Medical Cannabis Makes Small Steps In EU

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Photo Credit: Detroit Free Press

As of 1 January, Denmark now allows the use of medical cannabis for patients suffering from various illnesses.

The four year-trial was authorized on 18 December by the parliament in Copenhagen, in a move which also licensed some companies to grow and produce the drug in the Scandinavian country.

Cannabis is increasingly recognized as a valid tool to fight pain by the international medical and scientific community.

Cannabis-based medicines are used for a wide range of illnesses, including multiple sclerosis, HIV, epilepsy, side-effects from chemotherapy and also chronic pain and glaucoma.

Capsules, cannabis extract as a mouth spray, and dried cannabis flowers for vaporizing or teas are the main authorized medicines in the EU, a 2017 report by the European Monitoring Centre for Drug and Addiction (EMCDDA) states.

By contrast, no country authorizes the smoking of cannabis for medical purposes – given the risks that smoking poses to health, especially if combined with tobacco.

In the EU, only Austria, the Czech Republic, Finland, Germany, Italy, Portugal, Poland and Spain currently authorize marijuana’s use as a medicine – while a few other states are planning legislation on the issue.

According to Vincenzo Costigliola, president of the European Medical Association, which represents doctors, there is a “growing focus” on fighting pain, despite the cloudy legal status of cannabis.

The issues around medical cannabis often gets lumped together with the debate around the drug’s recreational use, which is illegal in all member states – although small amounts for personal use are decriminalized in member states such as the Netherlands, Austria, Italy and Luxembourg.

The issue, said Costigliola, is that “we have moved from considering cannabis only as a drug, to rediscovering it as a medicine.”

Currently in the EU, a number of legal, socially-accepted medicines – especially pain relief drugs – are actually chemically-related to illegal substances like opium or cocaine.

Yet for cannabis, however, there is still that “stigma”, Costigliola noted.

This status is pointed out by the EU’s European Medicines Agency (EMA), which states that since cannabis produces “psychoactive activity”, its use as medicine should observe member states’ legal provisions, including the “control of the use of narcotic and psychotropic substances”.

European countries are bound to control cannabis following their obligations under three United Nations drug control conventions, that instruct them to limit drug supply, and drug use only for “medical and scientific purposes”.

At the EU level, there are no harmonized laws on both recreational or medical cannabis use and member states decide their own legislation on it.

However, according to the treaties the EU complements the domestic action of member states in reducing drugs-related health damage through “information and prevention”.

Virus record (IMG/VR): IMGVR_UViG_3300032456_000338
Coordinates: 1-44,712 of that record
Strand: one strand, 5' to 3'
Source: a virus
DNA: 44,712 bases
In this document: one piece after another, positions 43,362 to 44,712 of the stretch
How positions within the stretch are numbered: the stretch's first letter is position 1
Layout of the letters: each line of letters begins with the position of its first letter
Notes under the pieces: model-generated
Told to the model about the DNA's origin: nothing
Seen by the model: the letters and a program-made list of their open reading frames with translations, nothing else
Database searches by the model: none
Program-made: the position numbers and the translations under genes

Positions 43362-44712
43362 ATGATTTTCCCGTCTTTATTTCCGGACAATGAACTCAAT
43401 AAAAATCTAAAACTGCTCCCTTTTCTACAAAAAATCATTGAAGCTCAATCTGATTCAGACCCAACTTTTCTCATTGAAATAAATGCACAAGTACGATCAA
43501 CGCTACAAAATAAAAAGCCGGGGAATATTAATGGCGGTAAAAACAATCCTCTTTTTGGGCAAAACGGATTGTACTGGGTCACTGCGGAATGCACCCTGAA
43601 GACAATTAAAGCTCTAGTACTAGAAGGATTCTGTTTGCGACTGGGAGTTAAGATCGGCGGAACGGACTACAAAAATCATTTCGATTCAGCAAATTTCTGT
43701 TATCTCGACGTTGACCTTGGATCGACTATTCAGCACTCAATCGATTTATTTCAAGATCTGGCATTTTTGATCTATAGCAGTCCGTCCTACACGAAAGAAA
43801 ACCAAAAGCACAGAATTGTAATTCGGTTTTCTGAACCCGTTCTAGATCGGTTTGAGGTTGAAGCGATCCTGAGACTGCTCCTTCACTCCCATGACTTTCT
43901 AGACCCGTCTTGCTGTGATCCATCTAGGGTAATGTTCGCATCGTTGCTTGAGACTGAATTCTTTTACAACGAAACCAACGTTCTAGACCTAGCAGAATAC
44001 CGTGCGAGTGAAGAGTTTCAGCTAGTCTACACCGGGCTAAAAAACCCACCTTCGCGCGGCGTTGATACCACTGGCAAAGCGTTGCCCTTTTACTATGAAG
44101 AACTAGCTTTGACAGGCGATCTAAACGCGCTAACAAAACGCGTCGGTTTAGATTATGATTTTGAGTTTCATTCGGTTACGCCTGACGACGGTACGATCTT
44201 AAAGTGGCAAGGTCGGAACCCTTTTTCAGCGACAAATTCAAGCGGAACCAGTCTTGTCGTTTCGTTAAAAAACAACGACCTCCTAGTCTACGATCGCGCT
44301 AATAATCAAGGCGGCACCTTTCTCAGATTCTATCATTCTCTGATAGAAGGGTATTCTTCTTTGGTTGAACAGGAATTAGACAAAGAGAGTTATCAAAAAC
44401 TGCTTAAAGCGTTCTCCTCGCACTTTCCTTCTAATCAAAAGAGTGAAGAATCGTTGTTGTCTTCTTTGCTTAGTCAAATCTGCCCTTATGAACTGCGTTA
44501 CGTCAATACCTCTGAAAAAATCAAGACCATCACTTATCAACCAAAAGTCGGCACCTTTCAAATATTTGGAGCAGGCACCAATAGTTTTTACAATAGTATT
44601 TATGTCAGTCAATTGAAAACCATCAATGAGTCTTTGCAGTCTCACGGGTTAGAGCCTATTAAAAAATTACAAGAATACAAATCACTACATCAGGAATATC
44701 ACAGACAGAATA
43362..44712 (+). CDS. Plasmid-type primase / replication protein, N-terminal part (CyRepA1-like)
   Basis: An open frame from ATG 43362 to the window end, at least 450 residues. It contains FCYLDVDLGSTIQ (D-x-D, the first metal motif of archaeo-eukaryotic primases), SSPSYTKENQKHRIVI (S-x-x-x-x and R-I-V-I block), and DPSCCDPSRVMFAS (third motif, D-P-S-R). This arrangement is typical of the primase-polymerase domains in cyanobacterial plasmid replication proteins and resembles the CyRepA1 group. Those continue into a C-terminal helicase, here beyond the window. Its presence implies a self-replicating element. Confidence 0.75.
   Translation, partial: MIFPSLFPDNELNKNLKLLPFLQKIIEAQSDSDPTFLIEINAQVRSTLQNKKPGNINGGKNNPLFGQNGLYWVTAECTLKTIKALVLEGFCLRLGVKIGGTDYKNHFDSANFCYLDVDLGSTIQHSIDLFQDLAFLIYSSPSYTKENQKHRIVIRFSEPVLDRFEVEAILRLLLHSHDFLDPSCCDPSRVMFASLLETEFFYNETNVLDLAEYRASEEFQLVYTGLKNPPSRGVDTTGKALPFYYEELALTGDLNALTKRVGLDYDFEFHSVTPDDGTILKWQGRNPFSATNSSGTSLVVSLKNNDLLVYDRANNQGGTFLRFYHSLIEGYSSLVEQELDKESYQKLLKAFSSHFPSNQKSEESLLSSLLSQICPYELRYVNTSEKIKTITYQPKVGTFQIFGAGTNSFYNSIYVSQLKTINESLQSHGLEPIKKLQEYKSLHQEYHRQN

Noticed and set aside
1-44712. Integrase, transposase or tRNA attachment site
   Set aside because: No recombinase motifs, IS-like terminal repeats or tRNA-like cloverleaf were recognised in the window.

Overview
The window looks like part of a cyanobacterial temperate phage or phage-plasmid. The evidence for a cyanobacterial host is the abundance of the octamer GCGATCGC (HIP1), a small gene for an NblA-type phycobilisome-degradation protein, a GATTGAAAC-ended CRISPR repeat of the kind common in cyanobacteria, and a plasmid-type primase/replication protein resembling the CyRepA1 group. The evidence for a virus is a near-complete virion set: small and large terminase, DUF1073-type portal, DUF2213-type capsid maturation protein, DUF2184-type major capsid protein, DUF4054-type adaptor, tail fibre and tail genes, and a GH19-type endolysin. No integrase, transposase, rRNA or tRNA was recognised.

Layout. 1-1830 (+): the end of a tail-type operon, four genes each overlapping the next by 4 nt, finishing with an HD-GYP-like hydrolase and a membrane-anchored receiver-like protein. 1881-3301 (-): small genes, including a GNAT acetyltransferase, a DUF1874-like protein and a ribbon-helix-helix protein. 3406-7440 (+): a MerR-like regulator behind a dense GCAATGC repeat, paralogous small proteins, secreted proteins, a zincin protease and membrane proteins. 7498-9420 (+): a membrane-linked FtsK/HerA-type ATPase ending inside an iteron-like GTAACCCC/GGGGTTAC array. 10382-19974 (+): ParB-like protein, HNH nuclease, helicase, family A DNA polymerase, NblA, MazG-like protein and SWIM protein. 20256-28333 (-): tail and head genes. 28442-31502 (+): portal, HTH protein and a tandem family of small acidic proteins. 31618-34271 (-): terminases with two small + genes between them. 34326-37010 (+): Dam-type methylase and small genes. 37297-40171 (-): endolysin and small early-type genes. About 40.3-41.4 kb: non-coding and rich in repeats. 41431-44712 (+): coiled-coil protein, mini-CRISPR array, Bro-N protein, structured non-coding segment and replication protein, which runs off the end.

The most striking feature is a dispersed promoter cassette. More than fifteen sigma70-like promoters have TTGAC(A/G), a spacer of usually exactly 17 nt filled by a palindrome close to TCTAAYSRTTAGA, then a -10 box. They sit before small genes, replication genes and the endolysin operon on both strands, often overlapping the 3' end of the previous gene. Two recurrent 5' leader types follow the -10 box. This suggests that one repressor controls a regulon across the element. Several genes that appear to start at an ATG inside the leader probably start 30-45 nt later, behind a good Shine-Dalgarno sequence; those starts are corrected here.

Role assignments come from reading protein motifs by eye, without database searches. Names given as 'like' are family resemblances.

It has also some legislative competences, but mainly regarding illegal drug-trafficking and “particularly serious crime with a cross-border dimensions”.

Growing club?

During the course of 2017, a number of additional EU member states announced or proposed changes to legislation on the production and use of medical cannabis – or went as far as legalizing it.

In Athens, prime minister Alexis Tsipras announced in June that Greece is “now included in countries where the delivery of medical cannabis to patients in need is legal” – but a law has still to be tabled in the Greek parliament.

In Ireland, a ‘cannabis for medicinal use regulation bill’ is currently being discussed and will enter in the third and last stage of debate early in 2018.

In both countries medical reports endorsing the effectiveness of cannabis for pain relief were commissioned by the government prior to the political decision.

And since November 2017, in Poland cannabis-based medicines, to be made at pharmacies using imported ingredients, can be sold.

Meanwhile in Germany, health state secretary Lutz Stroppe announced in March that seriously ill patients can buy cannabis on prescription – mainly the dried cannabis flower or cannabis extracts – after parliament agreed legalization in January 2017.

Italian shortage

In fact, Italy is currently experiencing a serious medical cannabis shortage, since not enough marijuana plants for medical use are grown, patients and NGOs report.

Patients had to resort to the “black market and self-cultivation” as a result of the shortage, the Italian Association for Civil Liberty & Rights (CILD) reported in December.

To tackle the lack of plants, the Italian ministry of defense (responsible for the secure growing of medicinal cannabis) was forced to look abroad to buy some 100 kilos of marijuana in November.

Burden of certification

In the EU, explained Costigliola, if a company decides to sell a medicine in a country, the medicine must be registered in that country – while if it decides to do so at European level “it registers itself at European level”.

Cannabis-based medicines in Europe that have been approved either by the European Medicines Agency (EMA) or national authorities currently number four – sold under the brand names Sativex, Bedrocan, Marinol, and Cesanet.

One of them (Sativex) has been approved by the EMA as a treatment for “symptoms of multiple sclerosis” in 18 European countries.

Some other substances, derived from cannabis, seem to be in the pipeline. On 29 December, British company GW Pharmaceuticals presented a request to the EMA for selling a cannabidiol medicine for childhood epilepsy.

If we can use these medicines “I can’t see why we are not doing it”, said Costigliola, as this is what “advancement in medicine is.”

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